You are currently browsing the monthly archive for June 2009.

Do you read the EULA* that comes with your software?

The following was part of a EULA on an Avery Labels app – this free software customized labels for a printer using both graphics and text. That is all it was for and all it did. So…why for did they feel the need to add this last item?

5. HIGH RISK ACTIVITIES: The Software is not fault-tolerant and is not designed, manufactured, or intended for use or resale as on-line control equipment in hazardous environments requiring fail safe performance, such as in the operation of nuclear facilities, aircraft navigation or communication systems, air traffic control, direct life-support machines, or weapons systems, in which the failure of the Software could lead directly to death, personal injury, or severe physical or environmental damage (“High Risk Activities”). Avery and its suppliers specifically disclaim any express or implied warranty of fitness for High Risk Activities.

Um, yeah. My first choice for High Risk Activities is a program that formats labels on printer paper designed for address labels, business cards, and Christmas cards. Right. I do draw the line on the life-support machines and Air Traffic Control though. Avery specifically excludes such things in their warranty (express or implied).

No problem.

Advertisements

His father grew this plant for decades, patiently nuturing, watering, and feeding it a special cactus fertilizer mix. He would baby this plant along for an entire year hoping for a single bloom which would last a single night. I was told many stories about this magnificent bloom and how it would fill the greenhouse with a glorious scent.

Getting a cutting from this precious cactus thrilled him no end. DH read everything he could find about it, badgered asked local garden shops for advice, propped up its leggy forms with my favorite moon trellis, and allowed it to expand and spread as it wished across the sliding patio doorway where it showed its love by presenting us with a mutitude of sparse, angular, lead-gray, twiggy stems. It has resembled nothing more than a dead bush for most of the first few years. What passed for “leaves” looked like elongated versions of a Christmas Cactus plant. Outside of getting more and more leggy, and even more ugly, there was not a sign of a bloom anywhere for six long years. It grabs a LOT of space across that area of the room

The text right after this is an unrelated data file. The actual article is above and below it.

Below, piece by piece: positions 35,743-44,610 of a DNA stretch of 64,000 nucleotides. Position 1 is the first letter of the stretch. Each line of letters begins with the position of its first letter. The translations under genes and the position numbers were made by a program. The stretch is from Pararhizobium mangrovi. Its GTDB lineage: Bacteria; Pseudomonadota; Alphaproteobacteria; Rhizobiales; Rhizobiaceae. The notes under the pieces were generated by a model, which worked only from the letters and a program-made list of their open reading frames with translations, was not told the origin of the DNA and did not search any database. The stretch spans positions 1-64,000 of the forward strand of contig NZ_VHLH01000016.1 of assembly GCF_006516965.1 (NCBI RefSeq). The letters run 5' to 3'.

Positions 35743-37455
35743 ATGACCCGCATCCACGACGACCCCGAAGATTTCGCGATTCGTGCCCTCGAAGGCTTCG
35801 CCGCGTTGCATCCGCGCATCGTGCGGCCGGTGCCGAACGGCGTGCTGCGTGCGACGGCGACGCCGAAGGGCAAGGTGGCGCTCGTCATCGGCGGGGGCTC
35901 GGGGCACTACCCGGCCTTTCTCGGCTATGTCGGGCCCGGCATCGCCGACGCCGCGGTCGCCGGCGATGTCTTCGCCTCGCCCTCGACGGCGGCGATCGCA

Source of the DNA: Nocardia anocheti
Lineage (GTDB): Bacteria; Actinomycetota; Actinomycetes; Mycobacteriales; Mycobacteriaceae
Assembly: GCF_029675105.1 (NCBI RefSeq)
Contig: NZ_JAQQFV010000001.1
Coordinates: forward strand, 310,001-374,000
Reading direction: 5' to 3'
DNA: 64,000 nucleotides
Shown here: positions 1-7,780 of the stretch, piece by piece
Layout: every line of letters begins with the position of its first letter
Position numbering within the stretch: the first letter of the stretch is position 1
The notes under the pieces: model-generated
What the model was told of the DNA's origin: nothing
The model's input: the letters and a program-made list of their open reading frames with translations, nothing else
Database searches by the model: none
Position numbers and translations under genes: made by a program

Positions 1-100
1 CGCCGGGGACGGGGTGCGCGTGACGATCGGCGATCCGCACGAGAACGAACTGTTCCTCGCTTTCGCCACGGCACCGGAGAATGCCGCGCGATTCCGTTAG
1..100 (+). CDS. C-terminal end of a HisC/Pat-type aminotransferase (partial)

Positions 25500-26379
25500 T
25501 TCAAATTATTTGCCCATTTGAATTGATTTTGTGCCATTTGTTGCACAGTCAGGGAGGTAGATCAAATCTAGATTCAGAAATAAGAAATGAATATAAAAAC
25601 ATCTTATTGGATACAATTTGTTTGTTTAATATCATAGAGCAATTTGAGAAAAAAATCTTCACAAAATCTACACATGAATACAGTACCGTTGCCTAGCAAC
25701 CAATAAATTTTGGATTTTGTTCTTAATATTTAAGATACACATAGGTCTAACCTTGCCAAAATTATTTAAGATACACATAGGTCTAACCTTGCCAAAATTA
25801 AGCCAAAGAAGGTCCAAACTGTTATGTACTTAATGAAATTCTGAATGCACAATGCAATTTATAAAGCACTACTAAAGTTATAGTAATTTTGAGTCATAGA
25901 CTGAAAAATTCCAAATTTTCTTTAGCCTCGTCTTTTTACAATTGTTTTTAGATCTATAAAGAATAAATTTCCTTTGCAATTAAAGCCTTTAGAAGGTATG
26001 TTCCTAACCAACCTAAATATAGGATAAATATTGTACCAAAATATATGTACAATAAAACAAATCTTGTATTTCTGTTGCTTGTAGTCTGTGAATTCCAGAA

A week ago, small buds were visible on several of the vine-like branches. They are very fragile and susceptible to chill, breezes, and perversity. How many would (any?) survive

SEW returned today from an extended bike trip to discover a single perfect bud poised on the threshhold.

Early Bud

Early Bud

Night Blooming Cereus begins to open

Night Blooming Cereus begins to open

Once these suckers decide to hang in and do something, they really go to town! We literally watched the bud open, too mesmerized to collect cameras until it was well and truly open.
NBCopen

Amazing. Gorgeous. Not as fragrant as I thought it would be, but I am assured that the scent wells, builds, and lingers. The bloom is easily seven inches across, possibly larger. The bloom will have faded by the time I leave for work tomorrow morning.

These are native to desert climes. They can grow in hedges in the Southern Texas deserts, but are easily overlooked because –hey– they are boring when not in bloom! And they only bloom when they bleepin’ well want to, typically June-ish. Some bloom every year (once they start that is!) while others go on an every other year cycle.

A time. A season.

Now I’ll never convince him to get rid of the blasted thing!

In a rare moment of non-rain, I snapped this picture of a recently familiar sight in our parking lot at work:

Holiday Attachment Issues

Holiday Attachment Issues

He has been carting this tree back and forth, rain and shine, for weeks. Town budget woes mean there is no free tree pick-up after the holidays, so he has been waiting for clear weather to take it to his camp grounds where it will blend it with the rest of decaying nature.

It’s been a long-ish wait for him. He is one dedicated recyling tree hugger environmentalist. Who lives in an apartment (and that may be somewhat relevant).

Answering machine light blinks.

Press Play.

“Good morning. I am calling for Stephen Woodbridge.  We are interested in interviewing him for our ‘Inside Business’ television series on GIS technologies and (his company) iMaptools. My name is Andrea Miller.  I am calling for my employer to arrange the interview. Please call (# provided).”